Beatriz Llamas and Blanca Rodríguez, the remaining members of the singing supergroup Las Tesoros de San Antonio, have been busy over the last month or so – and not necessarily with performances.
In September, the octogenarian pair was in Washington, D.C., to receive a 2019 National Endowment for the Arts National Heritage Fellowship, the nation’s highest honor in the folk and traditional arts.
On Oct. 10, Las Tesoros were back home in San Antonio being recognized, in a ceremony at the Tobin Center, as 2019 Distinction in the Arts Honorees. Presented by the San Antonio Arts Commission and the City of San Antonio Department of Arts & Culture, the recipients are recognized for providing “enduring and effective cultural leadership” and “exceptional artistic accomplishments” in the San Antonio arts community.
Amelia Valdez, Las Tesoros de San Antonio’s manager and a volunteer coordinator at Esperanza Peace and Justice Center, said that she “didn’t realize until [she] traveled with them just how incredibly famous these women are.”
Before becoming Las Tesoros, each were prominent mainly in ranchera music during the 1940s, 1950s, and 1960s.
“They talk about how they were famous at the wrong time, though,” Valdez said, “with all the racism and sexism that stopped them from being even more successful.”
Las Tesoros de San Antonio, or Treasures of San Antonio, was formed in 2008 by Esperanza Peace and Justice Center director Graciela Sanchez, who wanted the once-famous women to share their music with new audiences and cement their cultural legacies. There were four members, all of whom had been friends or known each other in some capacity for decades prior. The other two Tesoros, Janet Cortez and Rita Vidaurri, are no longer living; Cortez died in 2014 and Vidaurri died this past January.
All four grew up on the West Side of San Antonio, although Llamas was originally from Mexico, having moved here at age 13. By the time they came together as Las Tesoros, each could claim a successful singing career on her own dating back well over half a century. The group’s history is addressed in the 2016 documentary Las Tesoros de San Antonio: A Westside Story.
Rodríguez, 85, is from a family of musicians and started singing in public by age 5. When she was 13, she won a singing contest at the Guadalupe Theater, which afforded her opportunities to perform on more stages and on various radio programs. At the height of her regional and national popularity in the late 1940s and 1950s, she performed with well-known groups like Mariachi Vargas de Tecalitlán, Mariachi de Ramón Palomar, and Los Reyes de Jalisco. Known as “Blanquita Rosa,” she also performed alongside ranchera stars such as Amalia Mendoza, Francisco Avitia Tapia, Vicente Fernández, José Alfredo Jiménez, and Juan Mendoza.
Looking for a way to support her family as her career hit something of a lull, Rodríguez enrolled in the nursing program at the old Baptist Hospital downtown. She graduated as a licensed vocational nurse in 1968.
She worked as a nurse, while also seizing every opportunity to perform or record, until her retirement in 2007.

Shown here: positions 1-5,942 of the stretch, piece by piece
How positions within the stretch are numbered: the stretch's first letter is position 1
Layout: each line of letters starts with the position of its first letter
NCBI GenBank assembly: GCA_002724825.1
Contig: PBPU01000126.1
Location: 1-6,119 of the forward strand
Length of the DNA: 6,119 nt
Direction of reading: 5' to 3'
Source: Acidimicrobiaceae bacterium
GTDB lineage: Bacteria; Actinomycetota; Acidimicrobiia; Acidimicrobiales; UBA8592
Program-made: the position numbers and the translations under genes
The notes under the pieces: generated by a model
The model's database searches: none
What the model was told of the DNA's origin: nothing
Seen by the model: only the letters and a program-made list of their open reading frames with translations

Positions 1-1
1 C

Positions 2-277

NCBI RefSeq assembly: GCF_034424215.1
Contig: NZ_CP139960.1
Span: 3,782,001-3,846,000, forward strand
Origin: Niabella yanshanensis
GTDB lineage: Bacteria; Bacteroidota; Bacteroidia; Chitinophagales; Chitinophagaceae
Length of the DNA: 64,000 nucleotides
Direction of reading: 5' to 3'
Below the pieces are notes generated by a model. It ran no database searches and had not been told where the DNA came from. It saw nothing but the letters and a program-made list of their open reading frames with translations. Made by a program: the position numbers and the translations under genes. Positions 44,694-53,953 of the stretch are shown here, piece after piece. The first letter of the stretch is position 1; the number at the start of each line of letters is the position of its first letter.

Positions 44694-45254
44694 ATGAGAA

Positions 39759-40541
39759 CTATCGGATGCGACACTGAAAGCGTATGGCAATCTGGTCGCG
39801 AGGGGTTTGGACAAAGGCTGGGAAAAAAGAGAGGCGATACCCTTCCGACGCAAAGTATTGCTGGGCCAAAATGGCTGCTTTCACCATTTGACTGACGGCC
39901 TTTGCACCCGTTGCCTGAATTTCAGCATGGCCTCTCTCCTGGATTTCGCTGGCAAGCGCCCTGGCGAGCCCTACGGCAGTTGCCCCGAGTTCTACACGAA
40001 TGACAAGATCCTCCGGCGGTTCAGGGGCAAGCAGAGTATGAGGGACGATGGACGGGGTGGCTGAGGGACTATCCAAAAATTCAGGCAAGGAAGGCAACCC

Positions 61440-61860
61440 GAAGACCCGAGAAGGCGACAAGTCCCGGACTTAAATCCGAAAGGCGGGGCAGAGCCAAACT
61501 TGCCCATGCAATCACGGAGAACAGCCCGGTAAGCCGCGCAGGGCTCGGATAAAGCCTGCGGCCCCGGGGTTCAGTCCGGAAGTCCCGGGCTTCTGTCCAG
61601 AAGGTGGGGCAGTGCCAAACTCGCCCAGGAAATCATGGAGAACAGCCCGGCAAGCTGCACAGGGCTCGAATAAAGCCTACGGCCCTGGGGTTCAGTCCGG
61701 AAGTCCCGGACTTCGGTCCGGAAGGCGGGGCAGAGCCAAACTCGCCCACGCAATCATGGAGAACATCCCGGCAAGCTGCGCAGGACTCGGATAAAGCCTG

For Llamas and Rodríguez, having to wait until their 80s to be widely recognized for their music was worth it.
“We cannot even explain how good it feels,” Rodríguez said of receiving the two honors.
“It shows us that somebody appreciates all the work we have done through the years, thank God,” she said. “We are so proud to have been chosen to receive these awards. It’s like we are floating on the clouds.”
Said Llamas: “When you are old, it’s hard to get excited, but I thank God for this.”
Llamas, 83, began performing shortly after moving to San Antonio. Known as “La Paloma del Norte,” she found success singing with the groups Mariachi Chapultepec and Conjunto Bernal. In 1967, she earned the distinction of being the first Tejana to perform at Madison Square Garden. She was inducted into the Tejano Music Hall of Fame in 1995 and into the Tejano Conjunto Hall of Fame in 1999.
With some few exceptions, Llamas has supported herself and her family with her singing career since the very beginning.
Rodríguez said that she and Llamas, whom she refers to as her “sister-friend,” are grateful for the national and local recognition, but that the local honor is the sweetest.
“The award in Washington, D.C., was important, but the biggest award for us is the one from our people here in San Antonio,” she said.
Rodríguez shared an anecdote from the D.C. trip that illustrates just how powerful singing is for these two women.
She remembers Llamas’ eldest daughter saying, “My mama complains about her health issues, and Blanca too, but give a microphone to these two ladies and get them up on stage, and they’ll forget that they are sick.”
After some needed rest following the accolades, Rodríguez and Llamas are getting back to what they do best, what they’ve spent their entire lives doing: singing for the people.
You can catch Las Tesoros in action at this weekend’s Día de los Muertos celebration at Hemisfair and at the Esperanza Peace and Justice Center’s Día de los Muertos event on Nov. 1 at Rinconcito de Esperanza, located at 816 S. Colorado St.
Early next year, Las Tesoros de San Antonio expect to deliver a new album, and the group also is the subject of an exhibition now on display at Texas State University’s Wittliff Collections.
“These are important women,” Valdez said, noting that it ties in with the Esperanza Center’s social justice mission to “give these mujeres the opportunity to finish their careers properly … to let them pass the culture and the music to the next generations.”